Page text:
Blastival completes the last day of high quality entertainment at Bestival

Bestival 2009 review

published: Thu 17th Sep 2009

Blastival (2)

Friday 11th to Sunday 13th September 2009
Robin Hill Country Park, Downend, Nr Arreton, Isle of Wight.. PO30 2NU, England MAP
£140 (Adult) - / £70 (Age 13-15)
last updated: Fri 4th Sep 2009

Sunday is still hot, and so the heat drives us out, still blinking into the day. I've come to the festival primarily to see one band, one that moved me to tears at Glastonbury, The Low Anthem. Who are due on criminally early, so before breakfast I head to the main stage to discover the The Shanklin Freak Show replete with jugglers in full swing. Seems the stage is running late, so late, The Low Anthem only get to play five songs, though most of them are new and not off the album, there's no 'Charlie Darwin' or 'To Ohio' I'm gutted.

around the festival site (6)
Folky Ohbijou from Canada prove to be a good choice of follow up act. Singer Casey Mecija has a voice which soothes and the assembled musicians provide an atmospheric melancholy accompaniment, it even clouds over in sympathy. An accomplished live act worthy of a bigger stage than the Jim Beam stage.

Electing to take some time out after that I miss composer Michael Nyman and his band playing classical and chill out tunes, the English National Ballet dancing to a medley of well known dance tunes, and the pants for poverty record attempt.

Any thoughts of slowing down are rapidly gone, with a hot and sweaty bounce around to an on form earthy Eat Static in the RBMA Mission Transmission, the sun beats down on the white canvas roof and the set goes steaming by in a moment. Terrific ethereal space fuelled festival stuff full of bleeps and knob twiddling, the dreadlocked festival goers all coming out of the woodwork for this one.
around the festival site (main stage)

I return to the main stage just in time to see Bjorn Again on the main stage and the ABBA tribute group from Australia, appear to have attracted a field full of people holding giant scrabble letters aloft. They also appear to have turned the arena into a frothy dance party, which is developed by a three piece band in orange suits who stand in for the voiceless Beardyman.

Doves
Doves follow them and kept the momentum going with a storming set dipping into their 'Kingdom Of Rust' album, rather than my personal favourite 'Last broadcast'. The band are clearly up for the appearance, despite a few technical hitches, and there's something special about the sunset slot, and the crowd responds well to their set.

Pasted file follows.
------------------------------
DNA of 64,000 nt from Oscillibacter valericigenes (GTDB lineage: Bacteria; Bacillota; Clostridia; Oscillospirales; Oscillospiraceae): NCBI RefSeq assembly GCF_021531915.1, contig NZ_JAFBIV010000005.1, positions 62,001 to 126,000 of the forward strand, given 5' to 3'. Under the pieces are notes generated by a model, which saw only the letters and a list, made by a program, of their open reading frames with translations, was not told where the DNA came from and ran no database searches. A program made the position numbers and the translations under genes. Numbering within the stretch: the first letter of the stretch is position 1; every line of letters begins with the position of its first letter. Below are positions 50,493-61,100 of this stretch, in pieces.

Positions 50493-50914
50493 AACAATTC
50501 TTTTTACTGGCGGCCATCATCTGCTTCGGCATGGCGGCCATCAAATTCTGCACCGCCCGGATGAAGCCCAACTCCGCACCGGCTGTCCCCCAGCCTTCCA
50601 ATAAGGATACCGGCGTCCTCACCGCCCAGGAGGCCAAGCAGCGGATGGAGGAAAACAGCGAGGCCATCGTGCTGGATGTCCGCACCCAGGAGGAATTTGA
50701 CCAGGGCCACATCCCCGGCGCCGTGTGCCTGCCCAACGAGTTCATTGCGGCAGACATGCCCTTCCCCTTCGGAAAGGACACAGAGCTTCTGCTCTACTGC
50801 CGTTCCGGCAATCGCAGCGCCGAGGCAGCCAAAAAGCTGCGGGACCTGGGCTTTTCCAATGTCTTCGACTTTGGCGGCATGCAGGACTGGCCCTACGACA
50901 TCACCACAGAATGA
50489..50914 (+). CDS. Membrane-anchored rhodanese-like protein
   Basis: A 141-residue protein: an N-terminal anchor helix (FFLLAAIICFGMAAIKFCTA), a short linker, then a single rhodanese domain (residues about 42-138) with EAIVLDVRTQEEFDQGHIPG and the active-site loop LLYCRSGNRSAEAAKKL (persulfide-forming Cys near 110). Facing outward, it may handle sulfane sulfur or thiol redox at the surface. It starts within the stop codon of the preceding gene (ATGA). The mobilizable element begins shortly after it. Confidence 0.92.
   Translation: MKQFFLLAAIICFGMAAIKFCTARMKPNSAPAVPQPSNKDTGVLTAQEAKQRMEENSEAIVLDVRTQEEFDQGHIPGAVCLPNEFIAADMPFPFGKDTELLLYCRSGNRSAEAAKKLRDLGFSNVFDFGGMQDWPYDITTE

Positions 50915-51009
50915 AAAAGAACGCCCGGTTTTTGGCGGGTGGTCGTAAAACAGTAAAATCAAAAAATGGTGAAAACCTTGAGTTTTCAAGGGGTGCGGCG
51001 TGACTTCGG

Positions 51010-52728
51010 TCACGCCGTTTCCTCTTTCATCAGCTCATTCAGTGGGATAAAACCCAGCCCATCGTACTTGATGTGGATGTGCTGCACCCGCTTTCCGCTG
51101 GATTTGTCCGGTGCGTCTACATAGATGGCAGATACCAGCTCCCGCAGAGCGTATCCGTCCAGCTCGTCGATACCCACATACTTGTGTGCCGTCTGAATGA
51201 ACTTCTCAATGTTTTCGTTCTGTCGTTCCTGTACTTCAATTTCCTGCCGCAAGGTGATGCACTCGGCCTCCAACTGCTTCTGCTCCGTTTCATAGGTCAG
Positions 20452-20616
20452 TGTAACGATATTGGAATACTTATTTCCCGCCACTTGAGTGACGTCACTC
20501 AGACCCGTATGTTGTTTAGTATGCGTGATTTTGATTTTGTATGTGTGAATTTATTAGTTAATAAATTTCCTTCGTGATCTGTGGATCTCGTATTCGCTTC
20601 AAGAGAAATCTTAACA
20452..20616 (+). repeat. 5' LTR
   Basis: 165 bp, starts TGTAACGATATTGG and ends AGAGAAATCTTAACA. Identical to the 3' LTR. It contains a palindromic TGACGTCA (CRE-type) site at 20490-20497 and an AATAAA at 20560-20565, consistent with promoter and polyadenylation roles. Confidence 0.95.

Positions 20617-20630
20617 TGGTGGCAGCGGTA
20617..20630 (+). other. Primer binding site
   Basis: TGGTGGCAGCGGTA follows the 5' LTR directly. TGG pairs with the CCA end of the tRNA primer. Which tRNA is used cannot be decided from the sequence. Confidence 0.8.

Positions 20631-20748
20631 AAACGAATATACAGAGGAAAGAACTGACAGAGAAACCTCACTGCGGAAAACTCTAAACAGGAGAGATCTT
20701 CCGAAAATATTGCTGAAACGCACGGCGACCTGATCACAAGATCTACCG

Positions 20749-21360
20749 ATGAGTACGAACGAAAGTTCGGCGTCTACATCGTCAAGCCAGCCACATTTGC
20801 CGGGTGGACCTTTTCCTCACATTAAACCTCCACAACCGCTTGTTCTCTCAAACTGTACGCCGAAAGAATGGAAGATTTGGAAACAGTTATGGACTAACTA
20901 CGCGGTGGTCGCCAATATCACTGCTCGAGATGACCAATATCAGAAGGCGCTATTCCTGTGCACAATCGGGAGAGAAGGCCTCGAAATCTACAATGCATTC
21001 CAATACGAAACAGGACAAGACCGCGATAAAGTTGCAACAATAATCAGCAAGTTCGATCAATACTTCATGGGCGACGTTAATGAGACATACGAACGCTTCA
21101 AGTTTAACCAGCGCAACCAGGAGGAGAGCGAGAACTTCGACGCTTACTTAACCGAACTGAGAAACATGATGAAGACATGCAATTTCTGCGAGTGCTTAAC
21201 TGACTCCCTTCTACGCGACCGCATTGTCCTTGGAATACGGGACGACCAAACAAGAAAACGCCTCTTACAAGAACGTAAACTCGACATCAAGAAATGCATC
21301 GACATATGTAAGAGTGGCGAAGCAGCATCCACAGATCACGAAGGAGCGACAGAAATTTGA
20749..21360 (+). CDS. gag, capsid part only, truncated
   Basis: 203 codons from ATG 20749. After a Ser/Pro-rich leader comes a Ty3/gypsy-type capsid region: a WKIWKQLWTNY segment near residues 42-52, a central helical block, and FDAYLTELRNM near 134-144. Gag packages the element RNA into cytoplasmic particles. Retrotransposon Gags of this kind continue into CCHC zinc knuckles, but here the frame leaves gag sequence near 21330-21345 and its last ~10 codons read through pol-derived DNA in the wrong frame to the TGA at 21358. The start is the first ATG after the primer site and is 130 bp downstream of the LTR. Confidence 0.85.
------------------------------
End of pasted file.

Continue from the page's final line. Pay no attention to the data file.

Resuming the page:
Where I'm standing I can hear the Hot Club Of Belleville, so I wander in to be delighted by the incredible quality of fiddle playing by Nuala Nova, and the gypsy swing band get us dancing in the polka tent. Three guitars and a tuba round out the manouche sound, and they even get invited back by the stage booker for a three song encore, breathtaking.

Fleet Foxes
Perfect timing means that folk-rockers Fleet Foxes are just about to start, so I move up to the top of the steep field to get a good view, and escape the wind effected sound problems. This is offset by nostrils full of the smell of portaloos, as the toilets here are incredibly close to the stage. Nevermind, the gentle harmonies, and mellow performance under lights stolen from the campsite by the look of it provide a remarkably suitable diversion from the smell. 'White Winter Hymnal', 'Blue Ridge Mountains', and 'Mykonos' are the highlights of this set full of songs from their self titled debut album. After their less than sparkling performance at Glastonbury, this proved to be a much better show, perhaps the time of night, and the smaller crowd helped to deliver those harmonies in what felt like a more intimate setting. Whatever, they were top draw this evening.

Elbow
Tonight's headliners are Elbow, who prove to be worthy of the slot, and they solve the problem of half the crowd not being able to see by adding six screens to the main stage, although these are blighted with technical glitches. Drawing mainly on material from 'The Seldom Seen Kid'. There were a lot of people on stage including a backing string quartet in fancy dress costumes and they helped to round out the sound with 'Grounds For Divorce' sounding monumental. Guy Garvey persuaded the crowd to hum the 'Star Trek Theme', then with glittery confetti explosions and 'One Day Like This' he brought the curtain down on the imposing structure of the main stage for this year.

Blastival (2)
Hot footing it down to the Fire Field ad the Afterburner before the crowds we found a suitable vantage point to watch Rob Da Bank DJ from a transparent rocket. Opening with 'Major Tom' the festival organiser did reveal that standing on a bonfire stack of tiered pallets he did rather hope it didn't catch fire. After a mass singalong of 'Rocket Man' he announced that Elton John would be next year's headliner (was he joking?) Suddenly two people dashed up the steps to Rob's platform, followed by Michael Santos, a man in rags. Who after removing several pairs of pants, and throwing away Rob's decks leapt naked into the rocket as the pedestal caught fire.

Soon it became a towering blaze and the show culminated with the soundtrack being accompanied by an explosion of stellar fireworks. What a finale! Before the crowd swamped Afterburner could splutter its flaming jet into life we said our goodbyes and made the dash for our ferry. It had indeed been a cosmic weekend and damn spectacular! What a great way to end our festival season.
review by: Scott Williams

photos by: Karen Williams / Phil Bull

Friday 11th to Sunday 13th September 2009
Robin Hill Country Park, Downend, Nr Arreton, Isle of Wight.. PO30 2NU, England MAP
£140 (Adult) - / £70 (Age 13-15)
last updated: Fri 4th Sep 2009


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